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Why Are TV Christmas Ads Becoming Mini-Movies?

Why I'm switching off until January.

By Madeline Wilson-OjoPublished 6 years ago 3 min read
Moz the Monster is John Lewis' latest Christmas character

Ten years ago the first John Lewis TV Christmas advert aired. It launched at a time when Christmas adverts had a simple message, didn't feature all the digital animation we have today, and most importantly were under a minute long.

Each Christmas since then, the John Lewis Christmas advert has gradually increased its sprinkling of magic dust, and it now seems that the buildup to Christmas wouldn't quite be complete without the grand production it has grown to be. It has grown to be somewhat a bit of a national institution, very much like the Queen's speech or the hour-long special of EastEnders on Christmas Day.

Waiting to see how much more heartbreaking cuteness can be packed into a single two-minute segment has become part and parcel of the countdown to Christmas. Come November it seems that almost everyone in the country is pressed to see which new characters will be conjured up, and which new script and pop ballad will be played out on our screens. And although one might argue that the days of sitting in front of the TV as a family is quickly becoming a thing of the past, John Lewis at Christmas has provided a worthy reason to "gather round."

Whilst I am grateful for what John Lewis has done for family life and workplace conversations, what I am not so enamoured with is the way it has opened the tinsel-lined way for every supermarket or department store to air its own mini-film. It may be the first time I am paying attention but it seems that for the past couple of years, every organisation that can make a TV ad has joined the battle for the title of the best Christmas TV advert.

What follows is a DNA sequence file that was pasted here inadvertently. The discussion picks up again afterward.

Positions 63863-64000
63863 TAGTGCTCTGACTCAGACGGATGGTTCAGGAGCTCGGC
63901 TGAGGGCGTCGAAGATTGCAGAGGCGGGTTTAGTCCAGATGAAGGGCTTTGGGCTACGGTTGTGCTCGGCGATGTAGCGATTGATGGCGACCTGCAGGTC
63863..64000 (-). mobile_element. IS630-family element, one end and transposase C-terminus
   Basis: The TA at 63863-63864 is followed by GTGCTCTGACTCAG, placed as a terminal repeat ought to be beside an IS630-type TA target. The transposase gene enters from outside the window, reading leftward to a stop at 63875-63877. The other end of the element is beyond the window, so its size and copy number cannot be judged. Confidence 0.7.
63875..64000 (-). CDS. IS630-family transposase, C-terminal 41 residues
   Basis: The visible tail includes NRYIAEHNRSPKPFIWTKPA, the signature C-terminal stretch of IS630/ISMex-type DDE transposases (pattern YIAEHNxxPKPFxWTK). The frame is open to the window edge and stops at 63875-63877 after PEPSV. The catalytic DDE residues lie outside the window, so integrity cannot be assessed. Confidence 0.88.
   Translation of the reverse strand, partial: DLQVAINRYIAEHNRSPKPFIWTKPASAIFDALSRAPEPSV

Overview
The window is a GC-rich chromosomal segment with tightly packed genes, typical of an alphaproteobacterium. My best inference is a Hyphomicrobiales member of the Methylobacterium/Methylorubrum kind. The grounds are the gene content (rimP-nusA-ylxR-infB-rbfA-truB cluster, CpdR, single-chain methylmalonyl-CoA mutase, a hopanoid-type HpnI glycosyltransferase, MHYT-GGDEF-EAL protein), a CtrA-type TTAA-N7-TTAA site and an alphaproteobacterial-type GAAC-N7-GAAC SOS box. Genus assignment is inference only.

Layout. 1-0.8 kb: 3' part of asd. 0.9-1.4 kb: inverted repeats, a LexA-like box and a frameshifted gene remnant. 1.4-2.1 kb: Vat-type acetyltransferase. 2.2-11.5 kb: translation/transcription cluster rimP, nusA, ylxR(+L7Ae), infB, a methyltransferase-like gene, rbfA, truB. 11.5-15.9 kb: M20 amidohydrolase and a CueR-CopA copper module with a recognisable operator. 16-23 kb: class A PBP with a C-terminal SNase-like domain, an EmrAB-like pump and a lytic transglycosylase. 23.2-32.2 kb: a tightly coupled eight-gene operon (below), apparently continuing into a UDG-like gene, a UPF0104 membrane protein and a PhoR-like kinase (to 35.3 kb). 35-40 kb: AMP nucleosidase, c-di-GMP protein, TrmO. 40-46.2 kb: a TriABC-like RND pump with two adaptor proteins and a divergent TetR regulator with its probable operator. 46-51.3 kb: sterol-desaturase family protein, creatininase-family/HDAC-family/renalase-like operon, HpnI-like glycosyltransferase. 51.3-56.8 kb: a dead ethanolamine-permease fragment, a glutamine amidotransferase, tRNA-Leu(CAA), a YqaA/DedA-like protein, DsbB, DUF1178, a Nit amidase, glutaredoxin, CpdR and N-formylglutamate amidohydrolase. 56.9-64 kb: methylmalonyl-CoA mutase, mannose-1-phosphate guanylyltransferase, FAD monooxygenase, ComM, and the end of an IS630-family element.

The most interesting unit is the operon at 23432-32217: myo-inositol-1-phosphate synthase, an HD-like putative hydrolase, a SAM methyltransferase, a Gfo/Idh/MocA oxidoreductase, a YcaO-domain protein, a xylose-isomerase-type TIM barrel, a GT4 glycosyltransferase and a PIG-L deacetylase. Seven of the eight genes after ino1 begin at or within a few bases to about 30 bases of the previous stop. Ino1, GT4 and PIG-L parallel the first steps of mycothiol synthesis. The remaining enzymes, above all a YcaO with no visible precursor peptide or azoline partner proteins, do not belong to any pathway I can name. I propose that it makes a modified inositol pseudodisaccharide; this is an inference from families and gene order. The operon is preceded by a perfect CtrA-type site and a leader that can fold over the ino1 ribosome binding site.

We have now come to a point in our TV watching age where the breaks in between shows have been anything but a respite from the drama. The commercials that have filled the space between shows lately have been Oscar-worthy: each with its own story to tell, tear-jerking performances, and message of goodwill to all men. This year, I have seen the likes of Very, M&S, and Aldi all throw their gauntlets and join the race for the best Christmas TV advert.

Who will come on top?

Well, even in an already crowded arena, the one advert I have seen outdo them all is Debenhams' fairytale for an ad, which unfolded itself in two parts. It came complete with its own #YouShall hashtag and social media campaign to find a discarded shoe. What I am yet to know is whether the media and the whole world did get on board to reunite girl with shoe, and therefore Prince Charming, or whether it was all part of the "storytelling process."

Bedtime monsters and sparkly shoes aside, the race for Britain's next top Christmas ad is becoming somewhat of an overcrowded space. This year, we have seen it all, from flirting carrots to Wonker style food factories. Whimsical mini productions seem to be taking over our screens. Even our beloved BBC has subjected us to its own version of yuletide storytelling with its dancing plasticine figures.

Whatever you are watching this Christmas it seems we only have a few weeks until TV adverts will be reverting to its usual 30-second format.

But as for me, I think I will be switching off until January.


About the Creator

Madeline Wilson-Ojo

I mainly write book reviews and articles offering communication tips at I have also written for and On Vocal, I will be writing more general articles about life and culture.

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